And it wants to prohibit those companies from disclosing to the public anything about the directions issued by the federal government — including the mere existence of any orders to beef up protections.
Public Safety Minister Marco Mendicino and Innovation Minister Francois-Philippe Champagne held a press conference to announce the details of the new legislation, which also grants the government the promised power to bar companies from using technology from firms like Huawei and ZTE.
The announcement, however, comes at a time when the government is increasingly facing questions about its secretive approach to cyber operations, cyber protections, and what duty of transparency about the country’s threat level is owed to Canadians who could bear the frontline impact of any critical infrastructure attacks.
Critical infrastructure refers to the networks, systems, services and supply chains that are paramount to Canadian national security and the country’s security interests. That can apply broadly to things like 911 phonelines, electric grids, pipeline operations, hydroelectric dams, food supplies and emergency medicine stockpiles, and the IT networks protecting critical government operations and information.
It is a broad term that encompasses the ever-shifting nature of national security, particularly in light of the increased focus on cyberattacks and ransomware targeting critical infrastructure by actors like Russia and China, or proxies working in alignment with them.
Russia is frequently cited as one of the major attackers in the cyber sphere, most recently in the context of the invasion of Ukraine and Russian attacks on both Global Affairs Canada and Ukrainian government institutions.
And although the federal Liberals have been building out the capacities of Canadian cyber forces working with the military and the Communications Security Establishment, they remain secretive when it comes to basic questions about what actions are being taken in the name of their citizens.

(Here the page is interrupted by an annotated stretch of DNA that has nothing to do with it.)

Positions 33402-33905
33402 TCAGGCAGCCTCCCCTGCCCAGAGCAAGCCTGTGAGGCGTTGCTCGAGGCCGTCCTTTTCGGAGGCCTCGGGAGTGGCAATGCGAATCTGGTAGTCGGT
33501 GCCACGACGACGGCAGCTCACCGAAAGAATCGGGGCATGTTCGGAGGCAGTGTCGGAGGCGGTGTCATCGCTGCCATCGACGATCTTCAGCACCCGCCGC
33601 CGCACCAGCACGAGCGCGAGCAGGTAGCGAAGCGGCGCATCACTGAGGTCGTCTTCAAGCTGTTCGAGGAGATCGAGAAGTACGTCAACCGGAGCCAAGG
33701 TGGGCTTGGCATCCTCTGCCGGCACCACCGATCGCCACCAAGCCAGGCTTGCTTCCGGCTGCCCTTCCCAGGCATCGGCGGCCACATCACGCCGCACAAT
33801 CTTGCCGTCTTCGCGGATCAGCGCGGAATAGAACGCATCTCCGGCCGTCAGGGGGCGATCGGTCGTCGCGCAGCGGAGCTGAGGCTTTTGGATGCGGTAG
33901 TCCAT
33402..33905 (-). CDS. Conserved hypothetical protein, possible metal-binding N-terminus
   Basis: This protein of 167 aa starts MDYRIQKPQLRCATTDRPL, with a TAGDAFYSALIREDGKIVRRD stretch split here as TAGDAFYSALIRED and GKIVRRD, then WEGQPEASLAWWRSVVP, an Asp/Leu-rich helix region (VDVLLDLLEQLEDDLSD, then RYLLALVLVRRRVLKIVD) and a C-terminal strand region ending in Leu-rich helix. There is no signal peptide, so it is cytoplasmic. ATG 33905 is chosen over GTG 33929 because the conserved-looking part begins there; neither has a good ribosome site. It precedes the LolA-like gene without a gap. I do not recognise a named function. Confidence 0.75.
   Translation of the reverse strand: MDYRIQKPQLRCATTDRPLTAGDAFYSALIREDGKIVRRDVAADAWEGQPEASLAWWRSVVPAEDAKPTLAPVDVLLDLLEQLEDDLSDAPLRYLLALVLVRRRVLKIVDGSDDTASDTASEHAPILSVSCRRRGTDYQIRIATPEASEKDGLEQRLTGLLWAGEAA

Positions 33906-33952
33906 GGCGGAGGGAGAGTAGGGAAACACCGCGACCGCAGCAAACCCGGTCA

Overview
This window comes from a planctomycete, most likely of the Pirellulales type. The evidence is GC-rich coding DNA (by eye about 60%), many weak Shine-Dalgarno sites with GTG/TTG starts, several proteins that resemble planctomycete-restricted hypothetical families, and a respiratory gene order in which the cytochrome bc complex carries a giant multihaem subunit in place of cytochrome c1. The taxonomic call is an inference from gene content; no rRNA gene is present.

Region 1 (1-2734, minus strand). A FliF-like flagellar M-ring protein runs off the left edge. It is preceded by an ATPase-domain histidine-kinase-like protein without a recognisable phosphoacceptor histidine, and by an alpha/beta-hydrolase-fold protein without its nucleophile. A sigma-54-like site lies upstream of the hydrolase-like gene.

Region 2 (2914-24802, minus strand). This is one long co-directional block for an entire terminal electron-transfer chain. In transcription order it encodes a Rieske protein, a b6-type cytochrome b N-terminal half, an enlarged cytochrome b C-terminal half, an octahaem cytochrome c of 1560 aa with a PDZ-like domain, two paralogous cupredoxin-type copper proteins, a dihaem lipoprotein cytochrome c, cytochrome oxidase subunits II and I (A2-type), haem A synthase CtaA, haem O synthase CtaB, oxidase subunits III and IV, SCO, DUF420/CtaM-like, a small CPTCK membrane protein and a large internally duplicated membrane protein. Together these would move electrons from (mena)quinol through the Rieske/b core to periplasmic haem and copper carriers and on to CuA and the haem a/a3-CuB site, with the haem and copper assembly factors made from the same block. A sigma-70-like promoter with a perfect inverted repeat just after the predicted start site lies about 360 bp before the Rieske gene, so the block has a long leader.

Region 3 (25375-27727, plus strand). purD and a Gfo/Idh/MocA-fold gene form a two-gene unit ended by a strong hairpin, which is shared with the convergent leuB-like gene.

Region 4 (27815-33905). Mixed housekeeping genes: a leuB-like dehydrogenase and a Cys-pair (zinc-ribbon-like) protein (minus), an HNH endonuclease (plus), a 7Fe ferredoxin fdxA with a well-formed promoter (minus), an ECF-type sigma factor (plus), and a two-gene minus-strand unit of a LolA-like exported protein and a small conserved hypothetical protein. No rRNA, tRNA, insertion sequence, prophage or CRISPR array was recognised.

Now, the government wants to hand additional responsibilities to the CSE, which is tasked with protecting government infrastructure and signals intelligence, through the new legislation.
Under the new provisions, the government wants the power to compel cyber security action from a new category of what it calls “designated operators” working in four federally-regulated sectors: finance, telecommunications, energy, and transportation.
If passed, the legislation would let the federal cabinet “direct any designated operator or class of operators to comply with any measure set out in the direction for the purpose of protecting a critical cyber system.”
It adds: “Every designated operator that is subject to a cyber security direction is prohibited from disclosing, or allowing to be disclosed, the fact that a cyber security direction was issued and the content of that direction.”
The legislation would also grant the government the power to order companies in the telecommunications sector not to use products deemed to be a high risk to the national security — a power officials say they need in order to implement a promised ban on Huawei and ZTE technology.
It will also require companies to disclose cyberattacks to federal security authorities — but the public will not be able to know about any such attacks on service providers they might rely on, such as banks or internet service providers, that are covered by the proposed new changes.
More to come.
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